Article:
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The US yield curve is not a broken recession indicator

By Robin Marshall, director of fixed income research

The recent inversion of various parts of the US yield curve has revived concerns that this inversion is—as night follows day—a definitive recession omen. More recently, it has been suggested that the relationship between yield curve inversion and recession is obsolete.

The assertion that an inverted yield curve—presumably 10-year vs. 2-year yields—is a “broken barometer" of recession risks appears to be based on two propositions. First, the view that the Fed’s post-2009 quantitative easing programs have distorted the yield curve, rendering it flatter relative to previous cycles. But given how reliable the US yield curve has been in forecasting previous US recessions—inverting with a lead time of 12-18 months before each of the last eight US recessions in 10-year/2-year—ignoring a full yield curve inversion as a US recession indicator would require compelling counter evidence. 

Also, if a full yield curve inversion is defined to include 30-year/2-year inverting as well as 10-year/2-year and 5-year/2-year, all US recessions since the 1960s have followed within 12-18 months of a full yield curve inversion. More specifically, the widely quoted “false signal” of 1998 was only a partial yield curve inversion, since the 30-year/2-year did not invert. In this current cycle, the 30-year/2-year area has not yet inverted, though the difference in yield is now only 42 basis points.

There are technical reasons for thinking the 10-year/2-year section of the yield curve may be flatter in this cycle, mainly because the Fed is not actively managing the duration risk of its mortgage-backed securities portfolio. But the 5-year/2-year section of the yield curve has also inverted, which is a “cleaner" measure of recession risks, and normally inverts in advance of the 10-year/2-year, and 30-year/2-year (see Chart 1).

Chart 1: US yield curve and previous US recessions

Source: Datastream as of May 10, 2019. Past performance is no guarantee of future results. Please see the end for important legal disclosures.

The second suggestion is that we are seeing a replay of the late 1990s' Asia Financial Crisis, when there was a "false signal" from the US yield curve, but there appear to be few obvious similarities between the current cycle and when that so-called “false signal" occurred. Growth in the US was much stronger back in 1998-99—nominal GDP grew at 6.9% when the Fed first eased in Q3 1998 and the Greenspan Fed reduced interest rates following the collapse of Long Term Capital Management (LTCM) and the Asian financial shock—compared to 3.84% in Q1 2019. And bond yields were also much higher back then, with nominal and real yields at 5.5% and 3.5% in the 10-year area before the LTCM and Asian shocks compared to the current 2.42% nominal and 0.54% real yields.

The reasons behind the Fed policy shift are quite different. In 1998-99, the Fed eased by 75 basis points in response to perceived systemic risk that never materialized. In 2018-19, the Fed has pivoted to neutral policy in response to growth headwinds and persistent low inflation. The US economy has also been in a lower nominal GDP growth regime since 2009 (see Chart 2) compared to the late-1990s. And US real and interest rates have been falling steadily since October 2018, whereas they barely fell at all in 1998-99.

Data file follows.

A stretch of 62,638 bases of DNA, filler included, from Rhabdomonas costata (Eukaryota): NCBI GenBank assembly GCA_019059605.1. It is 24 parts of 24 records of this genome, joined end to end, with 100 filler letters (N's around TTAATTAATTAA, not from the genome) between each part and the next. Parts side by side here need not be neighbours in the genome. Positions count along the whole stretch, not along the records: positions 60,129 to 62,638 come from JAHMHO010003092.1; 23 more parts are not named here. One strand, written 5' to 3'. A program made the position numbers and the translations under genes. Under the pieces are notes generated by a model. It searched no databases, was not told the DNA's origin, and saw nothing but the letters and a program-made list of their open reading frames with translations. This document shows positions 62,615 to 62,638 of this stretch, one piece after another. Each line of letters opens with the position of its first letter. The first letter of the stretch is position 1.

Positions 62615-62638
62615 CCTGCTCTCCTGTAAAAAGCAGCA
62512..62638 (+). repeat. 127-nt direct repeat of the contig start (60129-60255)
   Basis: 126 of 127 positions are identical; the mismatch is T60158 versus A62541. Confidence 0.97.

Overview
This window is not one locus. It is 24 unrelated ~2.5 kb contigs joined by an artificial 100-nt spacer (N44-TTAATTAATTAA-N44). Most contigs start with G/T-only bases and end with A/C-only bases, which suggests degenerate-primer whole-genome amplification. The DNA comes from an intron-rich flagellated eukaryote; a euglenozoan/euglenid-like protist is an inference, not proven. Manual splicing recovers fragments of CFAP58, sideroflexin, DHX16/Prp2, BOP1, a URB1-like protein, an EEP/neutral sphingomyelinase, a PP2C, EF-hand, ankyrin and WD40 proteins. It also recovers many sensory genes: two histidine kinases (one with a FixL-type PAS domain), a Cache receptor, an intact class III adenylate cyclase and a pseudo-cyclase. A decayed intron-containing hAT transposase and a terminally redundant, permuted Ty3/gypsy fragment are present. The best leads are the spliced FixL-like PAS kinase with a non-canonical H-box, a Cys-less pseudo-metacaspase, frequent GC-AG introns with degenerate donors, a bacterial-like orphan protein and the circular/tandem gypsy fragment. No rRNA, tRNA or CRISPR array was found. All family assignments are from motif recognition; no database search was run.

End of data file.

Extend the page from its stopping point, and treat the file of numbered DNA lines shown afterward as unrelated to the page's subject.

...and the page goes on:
Chart 2 US nominal GDP growth and 10 year US Treasury yield

Source: Datastream as of May 10, 2019. Past performance is no guarantee of future results. Please see the end for important legal disclosures.

Canadian evidence casts doubt on view QE has been the main driver of US yield curve

Canadian yield curve evidence is also revealing. It is well known the Canadian economy is highly correlated with the US, because 75% of Canadian exports go to the US, so monetary policy settings are often similar. However, unlike the US, although the Bank of Canada (BoC) did supply "exceptional liquidity" to the financial system through term loan facilities, the BoC did not undertake QE purchases of government bonds during and after the GFC. So if QE purchases suppressed US Treasury yields and flattened the US yield curve, it should not have distorted or flattened the Canadian yield curve. At the very most, there might have been a gravitational pull from lower US Treasury yields.

But the Canadian yield curve has, indeed, inverted in 5-year/2-year, like the US in 2018-19. In addition, like other dollar-bloc alternatives to US Treasuries, Canadian government bonds now trade on lower yields than the US (see Chart 3). So Canadian evidence shows yield curves can invert without QE purchases, and outright yields decline for other reasons (low inflation, declining term premium, much lower nominal GDP growth regime, etc).

Chart 3: Canadian 10 year yields versus US Treasury 10 year yields

Source: FTSE Russell as of May 10 2019. Past data is no indication of future events. Please see the end for important legal disclosures.

This suggests QE may not have been the main driver of the flattening in the US yield curve, and that it may be unwise to dismiss the US yield curve as a recession forecaster, particularly if the 30-year/2-year section of the US curve follows the signal from the shorter maturities.



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